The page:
Michelle Andrews appears in the following:
Wednesday, April 22, 2015
Democrats in Congress have reintroduced a bill that would create a national paid leave program, covering two thirds of people's wages for up to 60 days a year. But small business owners are wary.
Tuesday, April 14, 2015
Medicine's move into the computer age has great potential for improving care. But patients and doctors still face serious challenges in adapting to the rush of new technology.
Tuesday, April 14, 2015
Thousands may face penalties this tax season for not enrolling in health insurance. Many others will owe money or receive refunds. Like all things with taxes, it's complicated.
Tuesday, April 07, 2015
Obamacare added millions of new customers whose incomes hover near the Medicaid line. When their earnings rise or fall, their health insurance could lapse while they're switching plans.
Wednesday, April 01, 2015
Consumers can face unexpected costs if they don't cancel their insurance plan before they relocate to another state.
Wednesday, March 25, 2015
Figuring out the penalty for not signing up for health insurance is just one complication. Tax filers who made more money last year than they anticipated may have to pay back some of their subsidy.
Tuesday, March 17, 2015
With a few exceptions, all the policies sold on New York's health insurance marketplace won't pay for routine expenses from doctors or hospitals not in their networks.
Friday, March 13, 2015
Insurers sometimes wrangle with patients and for months before paying a bill. A new six-month waiting period will give consumers time to resolve disputes and avoid having their credit ratings dinged.
Wednesday, March 11, 2015
Under the federal health law, employers with 100 or more full-time workers can enroll them in the company plan without their say as long as the coverage is deemed affordable and adequate.
Friday, March 06, 2015
The Labor Department rule guarantees legally married same-sex spouses can take unpaid time off to care for one another or sick relative, even in states thatdon't recognize the marriage.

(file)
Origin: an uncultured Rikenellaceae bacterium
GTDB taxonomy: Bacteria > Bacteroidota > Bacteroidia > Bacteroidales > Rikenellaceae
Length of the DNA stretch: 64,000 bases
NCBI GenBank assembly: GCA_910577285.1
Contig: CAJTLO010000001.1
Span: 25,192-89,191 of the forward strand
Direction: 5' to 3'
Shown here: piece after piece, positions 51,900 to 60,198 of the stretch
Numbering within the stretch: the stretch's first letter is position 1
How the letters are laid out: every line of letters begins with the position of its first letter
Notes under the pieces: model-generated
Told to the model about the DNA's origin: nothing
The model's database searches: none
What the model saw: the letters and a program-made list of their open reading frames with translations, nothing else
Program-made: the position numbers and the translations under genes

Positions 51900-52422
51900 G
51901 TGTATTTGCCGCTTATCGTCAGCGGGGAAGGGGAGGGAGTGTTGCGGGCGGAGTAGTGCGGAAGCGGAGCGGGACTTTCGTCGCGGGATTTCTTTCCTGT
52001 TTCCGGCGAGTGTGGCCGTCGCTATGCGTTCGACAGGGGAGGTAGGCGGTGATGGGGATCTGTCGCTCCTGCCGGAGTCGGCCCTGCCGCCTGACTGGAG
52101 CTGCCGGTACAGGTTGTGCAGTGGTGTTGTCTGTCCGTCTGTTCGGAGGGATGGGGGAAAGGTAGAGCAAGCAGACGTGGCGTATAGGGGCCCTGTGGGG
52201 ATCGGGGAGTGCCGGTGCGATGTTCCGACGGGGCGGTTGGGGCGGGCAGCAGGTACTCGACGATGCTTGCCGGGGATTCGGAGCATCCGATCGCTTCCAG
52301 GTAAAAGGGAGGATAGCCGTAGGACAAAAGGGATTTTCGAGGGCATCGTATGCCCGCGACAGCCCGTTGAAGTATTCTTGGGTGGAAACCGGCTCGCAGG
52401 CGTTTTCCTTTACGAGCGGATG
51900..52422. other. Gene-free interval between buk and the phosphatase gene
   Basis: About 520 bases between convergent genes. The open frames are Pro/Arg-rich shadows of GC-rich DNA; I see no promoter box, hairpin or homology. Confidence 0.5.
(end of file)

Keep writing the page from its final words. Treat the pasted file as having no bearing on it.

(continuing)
Wednesday, February 25, 2015
Young adult children may have more options than their parents in choosing health coverage. So they may want to go their separate ways when shopping for insurance.
Tuesday, February 17, 2015
Some physicians can be in-network when working at one office but not when they are at another. Or they may belong to a medical group that is affiliated with your plan, but they don't participate.
Wednesday, February 11, 2015
UnitedHealthcare's request to be included in Covered California ran afoul of a policy that penalizes insurers that chose not to join the statewide exchange when it opened in 2014.
Tuesday, February 03, 2015
Aetna beneficiaries can reconsider their Part D choices after the insurer incorrectly identified some pharmacies as being in-network, dropped others and removed some from the preferred network.
Tuesday, January 27, 2015
Mistakes are made. If the health insurance marketplaces screw up in calculating subsidies for consumers, it's the individual who is likely to be on the hook for repaying the excess.
Tuesday, January 20, 2015
Hospitals in the state are among the leaders in developing alternatives to medical liability litigation. A recently enacted law helps consumers who want to challenge hospitals and doctors.
Tuesday, January 13, 2015
The health law requires people to report their coverage status at tax time. Those without insurance or those who received subsidies will have to fill out new forms.
Tuesday, January 06, 2015
Despite the intensifying efforts to turn back the obesity epidemic, Medicare and many private health plans are reluctant to pay for four medicines approved to help people shed pounds.
Tuesday, December 23, 2014
While you can keep your private plan after you join Medicare, it may not make much sense financially. For one thing, you'd be disqualified from receiving marketplace premium subsidies.
Tuesday, December 16, 2014
Although egg freezing is the perk of the moment at some high-profile companies, the benefit isn't often available, even for women with serious illnesses that could affect their fertility.